Signed by Arundel and Surrey.
Exhibited 6 November 1638.
Another copy of this is at 17/3d, dated 13 December 1637, and signed by Arundel and Surrey.
Andrews was an esquire descended from a gentry family and for 5-15 years was one of the Master Surgeons to the king. The previous September Morris was in the Surgeons' Hall of the city of London and at a meeting of the Company of Surgeons Morris said that he was a better man than Michael Andrews 'and had spent more money in the company and had done more good then ever Michael Andrews had done or ever should be able to doe hereafter'. Morris gave Andrews the lie and said that he cared no more for him 'than for the shoostrings of his shoes'.
19/5b, Personal answer
'Michael Andrewes is a Chirurgion of the Company of Chirurgions in London and one of the Chirurgions to the kings Majestie... Michael Andrewes having first provoked Richard Morris, by saying that Morris was a viper and of a viperous disposition and that he had been an old viper to his company meaning the company of the Chirurgions in London *and that he would prove him to be so*. Richard Morris answered and said to Michael Andrewes that that which Andrewes had then said was an untruth and that Morris had spent more money in that company and had done so much good to that company as ever Andrewes had done, whereunto Andrewes then and there replied thus or to this effect vizt you were best give me the lye. And saving that which he hath now confessed he doth not believe anithing in the pretended libel conteyned to be true in any part thereof.'
Signed by Thomas Eden.
14/1a, Defence interrogatories
1. The witnesses were warned of the penalty for perjury and bearing false witness. What was the age, occupation and condition of the witness? Where did the witness live now? Where had the witness lived previously?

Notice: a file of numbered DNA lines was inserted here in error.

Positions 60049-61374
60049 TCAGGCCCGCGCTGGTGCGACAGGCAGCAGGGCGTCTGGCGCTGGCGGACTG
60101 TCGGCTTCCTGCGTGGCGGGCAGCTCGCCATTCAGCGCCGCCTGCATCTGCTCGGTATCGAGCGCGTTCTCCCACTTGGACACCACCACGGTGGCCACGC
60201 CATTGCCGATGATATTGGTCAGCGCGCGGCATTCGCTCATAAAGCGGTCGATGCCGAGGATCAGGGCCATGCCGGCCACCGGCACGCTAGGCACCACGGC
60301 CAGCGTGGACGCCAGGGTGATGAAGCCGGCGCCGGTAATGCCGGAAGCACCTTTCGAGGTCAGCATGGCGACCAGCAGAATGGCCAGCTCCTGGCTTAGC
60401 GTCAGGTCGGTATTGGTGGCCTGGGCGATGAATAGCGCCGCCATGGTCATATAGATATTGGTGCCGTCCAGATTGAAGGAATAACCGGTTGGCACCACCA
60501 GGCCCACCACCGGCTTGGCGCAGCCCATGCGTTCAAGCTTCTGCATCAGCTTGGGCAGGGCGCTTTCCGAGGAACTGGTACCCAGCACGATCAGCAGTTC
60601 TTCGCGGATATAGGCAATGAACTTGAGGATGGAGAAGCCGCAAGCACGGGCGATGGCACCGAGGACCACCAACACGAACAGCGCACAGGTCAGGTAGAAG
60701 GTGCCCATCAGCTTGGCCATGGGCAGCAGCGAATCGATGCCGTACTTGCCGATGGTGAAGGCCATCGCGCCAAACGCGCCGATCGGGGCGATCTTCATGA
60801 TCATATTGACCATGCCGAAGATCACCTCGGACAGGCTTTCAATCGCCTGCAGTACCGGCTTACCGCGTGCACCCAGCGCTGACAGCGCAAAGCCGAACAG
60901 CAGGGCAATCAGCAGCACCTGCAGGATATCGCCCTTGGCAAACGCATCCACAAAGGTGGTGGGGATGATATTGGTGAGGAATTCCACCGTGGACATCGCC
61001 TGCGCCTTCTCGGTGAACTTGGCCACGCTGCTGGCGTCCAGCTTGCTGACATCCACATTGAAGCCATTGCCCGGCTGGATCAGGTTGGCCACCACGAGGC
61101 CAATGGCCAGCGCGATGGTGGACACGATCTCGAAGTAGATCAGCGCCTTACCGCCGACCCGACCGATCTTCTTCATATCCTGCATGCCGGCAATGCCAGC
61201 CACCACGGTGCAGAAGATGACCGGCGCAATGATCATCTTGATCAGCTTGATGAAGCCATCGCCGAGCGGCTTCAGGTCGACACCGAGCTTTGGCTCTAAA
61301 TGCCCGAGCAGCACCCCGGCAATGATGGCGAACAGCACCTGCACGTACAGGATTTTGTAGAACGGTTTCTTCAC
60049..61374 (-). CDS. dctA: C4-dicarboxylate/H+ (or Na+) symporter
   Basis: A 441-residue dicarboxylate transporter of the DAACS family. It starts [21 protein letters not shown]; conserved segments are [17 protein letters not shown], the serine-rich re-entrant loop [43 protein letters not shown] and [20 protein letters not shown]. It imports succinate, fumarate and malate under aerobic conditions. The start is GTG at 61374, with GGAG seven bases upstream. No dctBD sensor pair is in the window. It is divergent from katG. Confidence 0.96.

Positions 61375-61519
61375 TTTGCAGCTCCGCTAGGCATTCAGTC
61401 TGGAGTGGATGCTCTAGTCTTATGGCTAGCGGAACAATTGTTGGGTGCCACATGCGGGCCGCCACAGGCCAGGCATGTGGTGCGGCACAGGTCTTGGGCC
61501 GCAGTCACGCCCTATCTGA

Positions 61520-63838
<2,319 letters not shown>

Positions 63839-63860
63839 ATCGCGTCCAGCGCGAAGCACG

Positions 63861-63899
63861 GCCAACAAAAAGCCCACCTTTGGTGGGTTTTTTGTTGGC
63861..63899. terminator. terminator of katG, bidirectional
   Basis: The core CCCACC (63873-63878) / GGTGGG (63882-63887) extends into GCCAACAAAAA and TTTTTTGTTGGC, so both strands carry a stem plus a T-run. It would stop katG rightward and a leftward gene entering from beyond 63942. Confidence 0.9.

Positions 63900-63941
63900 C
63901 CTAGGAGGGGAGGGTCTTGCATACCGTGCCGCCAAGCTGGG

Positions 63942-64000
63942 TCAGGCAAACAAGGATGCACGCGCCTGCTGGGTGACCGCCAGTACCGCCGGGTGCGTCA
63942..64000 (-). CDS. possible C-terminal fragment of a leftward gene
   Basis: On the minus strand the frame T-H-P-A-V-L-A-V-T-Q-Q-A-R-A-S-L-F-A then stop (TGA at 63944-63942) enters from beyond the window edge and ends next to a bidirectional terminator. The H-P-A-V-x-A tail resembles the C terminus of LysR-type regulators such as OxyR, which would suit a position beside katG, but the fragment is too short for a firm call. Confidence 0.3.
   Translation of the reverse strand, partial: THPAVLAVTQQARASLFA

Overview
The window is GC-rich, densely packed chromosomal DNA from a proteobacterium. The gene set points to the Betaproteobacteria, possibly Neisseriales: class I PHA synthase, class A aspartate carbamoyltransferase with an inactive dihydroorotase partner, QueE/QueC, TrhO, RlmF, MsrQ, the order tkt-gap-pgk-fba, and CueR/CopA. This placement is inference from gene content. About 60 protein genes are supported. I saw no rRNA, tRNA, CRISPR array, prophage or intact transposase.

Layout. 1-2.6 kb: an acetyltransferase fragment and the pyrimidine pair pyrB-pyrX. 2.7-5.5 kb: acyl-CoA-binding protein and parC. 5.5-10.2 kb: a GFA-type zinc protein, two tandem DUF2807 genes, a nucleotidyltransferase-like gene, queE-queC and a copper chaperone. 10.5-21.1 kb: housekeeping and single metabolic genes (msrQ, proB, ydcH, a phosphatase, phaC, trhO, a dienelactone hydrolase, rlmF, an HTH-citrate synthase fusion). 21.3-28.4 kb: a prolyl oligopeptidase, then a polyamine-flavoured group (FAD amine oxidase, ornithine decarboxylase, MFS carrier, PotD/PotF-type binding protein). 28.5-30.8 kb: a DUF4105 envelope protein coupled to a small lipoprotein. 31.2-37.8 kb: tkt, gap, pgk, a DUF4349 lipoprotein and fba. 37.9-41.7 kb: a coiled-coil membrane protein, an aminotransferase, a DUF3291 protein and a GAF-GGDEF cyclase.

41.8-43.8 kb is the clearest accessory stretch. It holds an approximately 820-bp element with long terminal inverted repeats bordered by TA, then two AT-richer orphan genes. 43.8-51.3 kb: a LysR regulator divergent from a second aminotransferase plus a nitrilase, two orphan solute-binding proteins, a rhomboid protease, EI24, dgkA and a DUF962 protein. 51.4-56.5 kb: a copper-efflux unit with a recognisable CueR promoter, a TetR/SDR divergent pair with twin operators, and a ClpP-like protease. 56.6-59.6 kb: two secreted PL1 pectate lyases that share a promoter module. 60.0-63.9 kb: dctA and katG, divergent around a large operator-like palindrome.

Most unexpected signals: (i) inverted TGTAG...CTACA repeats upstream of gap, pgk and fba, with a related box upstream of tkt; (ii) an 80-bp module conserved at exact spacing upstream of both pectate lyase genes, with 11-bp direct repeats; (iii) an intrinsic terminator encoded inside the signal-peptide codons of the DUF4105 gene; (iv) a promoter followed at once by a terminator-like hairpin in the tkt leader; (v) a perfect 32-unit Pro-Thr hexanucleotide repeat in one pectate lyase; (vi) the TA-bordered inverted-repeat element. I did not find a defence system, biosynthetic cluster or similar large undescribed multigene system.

2. Was the witness related to Andrews and if so in what degree? Was the witness indebted to Andrews and if so for how much? Had the witness been instructed or informed how to depose, and if so specify in what way?
3. If the witness deposed of words spoken by Morris they were to be asked exactly where and when such pretended words were spoken and in whose presence?
4. Had Andrews said to Morris that he 'was a viper and of a viperous disposition, and that he was an old viper to the Companie *and that he would prove him soe*'? Were these words spoken immediately before the words spoken by Morris?
5. Had Morris been master or warden of the 'Company of the Chirurgions, and whether he be not a man that hath lived and doth live in good credit and estimation'?
6. Speak the truth of what you know, believe or have heard.
Signed by Thomas Eden.
14/1b, Defence interrogatories [damaged]
1. [Damaged] Referred to a meeting of the 'Barber Chirurgions hall'.
2. 'Whether the company or the chief thereof by the master and counsel of assistance had not [held a] meeting lately in or near their common hall concerning some differences between Andrews and Morris; did the assistants and company or the greater of them upon debate of the differences return their votes and opinions that Andrews had done the wrong to Morris or to that effect'?